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American Imperialism & Teddy Roosevelt
Terms in this set (15)
1823 - Declared that Europe should not interfere in the affairs of the Western Hemisphere and that any attempt at interference by a European power would be seen as a threat to the U.S. It also declared that a New World colony which has gained independence may not be recolonized by Europe. (It was written at a time when many South American nations were gaining independence). Only England, in particular George Canning, supported the Monroe Doctrine. Mostly just a show of nationalism, the doctrine had no major impact until later in the 1800s.
This amendment to the new Cuban constitution authorized U.S. intervention in Cuba to protect its interests. Cuba pledged not to make treaties with other countries that might compromise its independence, and it granted naval bases to the United States, most notable being Guantanamo Bay.
Roosevelt's 1904 extension of the Monroe Doctrine, stating that the United States has the right to protect its economic interests in South And Central America by using military force, first put into effect in Dominican Republic. Established the foundation later for FDR's "Good Neighbor" policy --> establishment of "protectorates"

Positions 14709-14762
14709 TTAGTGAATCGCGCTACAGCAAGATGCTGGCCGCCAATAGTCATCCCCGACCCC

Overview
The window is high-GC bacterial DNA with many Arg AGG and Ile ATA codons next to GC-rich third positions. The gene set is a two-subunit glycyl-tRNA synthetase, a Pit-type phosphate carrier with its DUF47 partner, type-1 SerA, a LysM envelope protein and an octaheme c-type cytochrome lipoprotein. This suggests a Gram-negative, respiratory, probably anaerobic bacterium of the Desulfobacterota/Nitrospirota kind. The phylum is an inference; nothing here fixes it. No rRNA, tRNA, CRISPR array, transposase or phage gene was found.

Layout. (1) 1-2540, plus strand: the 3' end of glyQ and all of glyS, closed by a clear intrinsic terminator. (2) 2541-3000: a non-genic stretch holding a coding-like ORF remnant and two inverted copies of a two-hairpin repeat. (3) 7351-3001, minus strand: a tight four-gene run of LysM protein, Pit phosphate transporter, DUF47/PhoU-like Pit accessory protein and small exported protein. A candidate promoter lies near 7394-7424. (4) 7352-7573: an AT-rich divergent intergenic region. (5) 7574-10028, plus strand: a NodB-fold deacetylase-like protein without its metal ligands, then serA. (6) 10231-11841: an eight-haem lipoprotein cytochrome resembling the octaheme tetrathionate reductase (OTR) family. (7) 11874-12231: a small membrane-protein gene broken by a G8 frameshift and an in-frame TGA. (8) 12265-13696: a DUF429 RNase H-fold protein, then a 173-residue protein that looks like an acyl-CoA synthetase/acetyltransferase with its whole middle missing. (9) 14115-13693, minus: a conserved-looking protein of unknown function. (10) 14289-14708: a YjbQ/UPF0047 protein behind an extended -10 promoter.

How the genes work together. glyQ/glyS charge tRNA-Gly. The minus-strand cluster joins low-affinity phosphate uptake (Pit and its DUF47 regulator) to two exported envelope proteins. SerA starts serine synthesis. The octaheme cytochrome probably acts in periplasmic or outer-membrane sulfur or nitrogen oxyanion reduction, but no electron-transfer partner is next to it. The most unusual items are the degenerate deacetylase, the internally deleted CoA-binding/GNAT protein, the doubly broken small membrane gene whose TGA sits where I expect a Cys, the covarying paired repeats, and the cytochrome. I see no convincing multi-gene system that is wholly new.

April 1896 - U.S. declared Cuba free from Spain, but this amendment disclaimed any American intention to annex Cuba. The amendment was passed as many in the muckraking press were suggesting that the Cuban people would be better off "under the protection" of the U.S
Dawes Severalty Act
Passed with the intent to assimilate Native Americans into mainstream of American life by dissolving tribes as legal entities and eliminating tribal ownership of land.
Intended to turn Native Americans into farmers and landowners by providing cooperating families with 160 acres of reservation land for farming or 320 acres for grazing. In the eyes of supporters, this law would "civilize" the Indians by weaning them from their nomadic life, by treating them as individuals rather than as members of their tribes, and by readying them for citizenship. Although generally well intentioned, the law undermined Indian culture, in part by restricting their hunting rights on former reservation lands. Much of the best reservation land eventually passed into the hands of whites.